The Surrey election, to take place on Saturday, is proving to be both hard-fought and pivotal.
While almost all the attention has been focused on the three leading contenders for mayor, the person who wins that seat will still only have one vote on council. If the winning candidate can command a majority of votes on most issues, then she or he or can set an agenda. That may not happen.
Coun. Linda Hepner, running to replace Dianne Watts with the mayor’s Surrey First group, is running with eight candidates for council.
Coun. Barinder Rasode, a former Surrey First councillor who has formed a new organization, One Surrey, is running with seven candidates for council.
Former mayor Doug McCallum is running with Safe Surrey, and he has four council candidates running with him. If he is to win Saturday, he would need all four to win to command a majority on council and have control of his agenda.
What seems quite likely is that the new Surrey council will contain a mix of councillors who are running with all three slates, and perhaps on their own. Each slate is putting forward well-known individuals, some with familiar names, and all with levels of support from various sectors of the community.
There are also some other candidates – a total of 35 for the eight councillor positions. That means that 15 of those running are not part of the three slates running with the mayoral candidates.
Among the other candidates are Brenda Locke, a former Liberal MLA and federal Liberal candidate. She and former council candidate Stephen Gammer have formed Team Surrey. Cliff Blair, a former Progressive Conservative federal candidate, is running as an independent. So are past candidates Jim McMurtry and Gary Hoffman.
There are many new candidates, and each has something to contribute. Surrey has published a voter’s guide with short biographies.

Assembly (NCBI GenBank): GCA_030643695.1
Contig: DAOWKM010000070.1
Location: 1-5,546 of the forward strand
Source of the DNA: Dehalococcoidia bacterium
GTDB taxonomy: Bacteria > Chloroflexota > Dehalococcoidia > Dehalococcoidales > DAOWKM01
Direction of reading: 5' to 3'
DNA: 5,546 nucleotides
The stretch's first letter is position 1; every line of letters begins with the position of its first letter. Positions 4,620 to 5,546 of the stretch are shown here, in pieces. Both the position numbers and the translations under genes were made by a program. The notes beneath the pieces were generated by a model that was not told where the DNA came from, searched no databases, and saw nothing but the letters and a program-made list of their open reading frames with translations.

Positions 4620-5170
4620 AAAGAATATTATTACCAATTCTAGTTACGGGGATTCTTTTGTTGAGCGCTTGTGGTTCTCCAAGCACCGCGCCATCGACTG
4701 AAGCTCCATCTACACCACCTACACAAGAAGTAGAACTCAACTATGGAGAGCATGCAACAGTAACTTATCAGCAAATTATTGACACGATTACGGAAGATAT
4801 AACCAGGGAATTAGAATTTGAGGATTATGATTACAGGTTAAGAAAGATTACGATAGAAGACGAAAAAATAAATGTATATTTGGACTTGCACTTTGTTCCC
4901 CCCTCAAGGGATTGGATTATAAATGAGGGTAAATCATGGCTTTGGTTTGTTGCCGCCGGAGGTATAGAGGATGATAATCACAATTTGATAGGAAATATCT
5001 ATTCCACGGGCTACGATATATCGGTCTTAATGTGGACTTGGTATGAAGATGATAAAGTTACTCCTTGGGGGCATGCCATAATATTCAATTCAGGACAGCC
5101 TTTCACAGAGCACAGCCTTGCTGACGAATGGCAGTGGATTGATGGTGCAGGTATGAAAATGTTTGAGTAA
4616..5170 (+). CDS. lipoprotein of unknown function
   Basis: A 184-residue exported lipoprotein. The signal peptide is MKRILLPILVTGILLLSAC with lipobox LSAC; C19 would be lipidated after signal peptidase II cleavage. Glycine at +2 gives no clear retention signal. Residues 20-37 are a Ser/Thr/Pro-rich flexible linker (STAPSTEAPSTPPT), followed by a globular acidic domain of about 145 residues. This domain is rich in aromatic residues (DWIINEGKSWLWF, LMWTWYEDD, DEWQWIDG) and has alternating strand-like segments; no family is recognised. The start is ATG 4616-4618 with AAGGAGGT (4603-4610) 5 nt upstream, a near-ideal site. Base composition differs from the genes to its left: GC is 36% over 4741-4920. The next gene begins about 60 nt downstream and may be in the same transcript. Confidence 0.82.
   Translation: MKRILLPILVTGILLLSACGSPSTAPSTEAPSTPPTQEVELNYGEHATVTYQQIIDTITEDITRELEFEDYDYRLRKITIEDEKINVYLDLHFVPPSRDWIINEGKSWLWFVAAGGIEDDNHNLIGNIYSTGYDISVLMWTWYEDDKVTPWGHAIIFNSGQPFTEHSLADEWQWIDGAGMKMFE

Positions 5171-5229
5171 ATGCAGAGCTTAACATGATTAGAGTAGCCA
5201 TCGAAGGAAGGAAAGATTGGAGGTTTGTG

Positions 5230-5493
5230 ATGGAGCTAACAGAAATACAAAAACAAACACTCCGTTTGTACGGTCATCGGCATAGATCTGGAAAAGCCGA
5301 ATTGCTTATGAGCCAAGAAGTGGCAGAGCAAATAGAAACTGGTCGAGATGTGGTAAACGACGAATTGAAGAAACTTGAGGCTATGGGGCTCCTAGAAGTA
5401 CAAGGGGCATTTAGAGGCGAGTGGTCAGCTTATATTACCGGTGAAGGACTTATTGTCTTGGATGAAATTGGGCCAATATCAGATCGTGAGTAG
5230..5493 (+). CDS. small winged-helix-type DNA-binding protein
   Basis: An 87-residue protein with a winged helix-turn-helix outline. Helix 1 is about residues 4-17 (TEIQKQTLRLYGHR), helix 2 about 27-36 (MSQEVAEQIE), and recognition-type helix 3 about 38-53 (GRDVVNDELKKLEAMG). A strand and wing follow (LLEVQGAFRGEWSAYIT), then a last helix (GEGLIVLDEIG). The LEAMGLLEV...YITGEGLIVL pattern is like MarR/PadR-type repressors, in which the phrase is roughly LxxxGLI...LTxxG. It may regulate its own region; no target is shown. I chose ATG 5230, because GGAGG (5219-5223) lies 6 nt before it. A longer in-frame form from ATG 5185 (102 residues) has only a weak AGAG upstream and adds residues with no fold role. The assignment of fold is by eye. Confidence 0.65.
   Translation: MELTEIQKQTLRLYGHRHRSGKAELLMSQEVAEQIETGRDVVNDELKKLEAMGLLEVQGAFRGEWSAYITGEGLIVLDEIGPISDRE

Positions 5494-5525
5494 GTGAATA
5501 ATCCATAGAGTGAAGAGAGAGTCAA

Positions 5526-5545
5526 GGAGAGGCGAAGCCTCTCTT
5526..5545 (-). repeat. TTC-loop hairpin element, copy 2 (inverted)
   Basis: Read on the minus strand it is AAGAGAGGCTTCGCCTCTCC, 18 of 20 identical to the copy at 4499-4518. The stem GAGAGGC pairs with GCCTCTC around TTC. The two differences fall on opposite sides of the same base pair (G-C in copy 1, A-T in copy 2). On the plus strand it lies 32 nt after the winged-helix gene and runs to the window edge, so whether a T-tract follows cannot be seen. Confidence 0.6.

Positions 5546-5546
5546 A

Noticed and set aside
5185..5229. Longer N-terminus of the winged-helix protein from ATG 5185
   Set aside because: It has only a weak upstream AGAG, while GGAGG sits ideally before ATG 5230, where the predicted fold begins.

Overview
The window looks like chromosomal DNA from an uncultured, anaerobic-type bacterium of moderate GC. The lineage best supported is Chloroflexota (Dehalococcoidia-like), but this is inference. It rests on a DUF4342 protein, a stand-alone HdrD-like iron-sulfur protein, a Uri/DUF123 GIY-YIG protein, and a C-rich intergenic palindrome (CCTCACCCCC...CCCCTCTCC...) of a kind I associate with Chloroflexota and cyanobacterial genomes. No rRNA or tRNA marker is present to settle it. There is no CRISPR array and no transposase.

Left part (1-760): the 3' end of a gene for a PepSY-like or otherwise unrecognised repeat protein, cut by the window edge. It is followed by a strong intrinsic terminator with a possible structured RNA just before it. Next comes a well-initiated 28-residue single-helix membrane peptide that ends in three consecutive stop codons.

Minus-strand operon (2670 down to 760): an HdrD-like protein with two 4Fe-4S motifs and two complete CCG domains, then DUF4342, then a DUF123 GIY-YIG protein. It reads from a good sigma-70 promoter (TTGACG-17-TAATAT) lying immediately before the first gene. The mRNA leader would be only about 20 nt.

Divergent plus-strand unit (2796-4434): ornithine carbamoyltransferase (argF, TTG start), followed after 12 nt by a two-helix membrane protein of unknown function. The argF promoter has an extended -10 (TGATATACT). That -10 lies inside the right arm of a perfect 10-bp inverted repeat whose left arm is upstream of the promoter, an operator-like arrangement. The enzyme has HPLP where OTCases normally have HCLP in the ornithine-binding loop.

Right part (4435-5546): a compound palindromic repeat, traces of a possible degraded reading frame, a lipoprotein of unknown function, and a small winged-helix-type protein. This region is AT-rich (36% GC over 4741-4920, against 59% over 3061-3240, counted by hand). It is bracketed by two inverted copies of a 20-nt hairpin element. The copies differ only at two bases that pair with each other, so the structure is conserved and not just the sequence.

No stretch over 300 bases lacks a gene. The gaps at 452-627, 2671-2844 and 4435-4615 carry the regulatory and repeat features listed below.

Much more information about candidates, including videos, is available on the city’s website at surrey.ca/elections. There is also the opportunity to communicate directly with candidates and ask questions via email on that site.
There are also 23 candidates for the six Surrey seats on the Surrey Board of Education. Six, including current chair Shawn Wilson, are with Surrey First Education, and incumbent trustee Charlene Dobie, the lone elected official who was part of the now-dormant Surrey Civic Coalition in 2011, is seeking re-election.
Many people hesitate to vote because of the complexity of researching all the candidates. There is no requirement to vote for eight councillors or six trustees. Voters can vote for just one if they choose, and their votes will count. In fact, those votes are more powerful as they do not end up adding more support to another candidate who may not be as highly rated with that particular voter.
Surrey is a pioneer in using a database to track voters on election day, and eliminate mountains of paper. The system used in 2011 is so successful that Burnaby and Vancouver are using it this year for the first time.
There are 322,079 eligible voters in Surrey – a huge number. Reaching them is an impossible challenge, but with a little effort, potential voters can do their part Saturday to select the new council and board of education members.
This time, they will serve four-year terms, so it is even more important to choose wisely.
Frank Bucholtz is the editor of The Langley Times. He writes weekly for The Leader.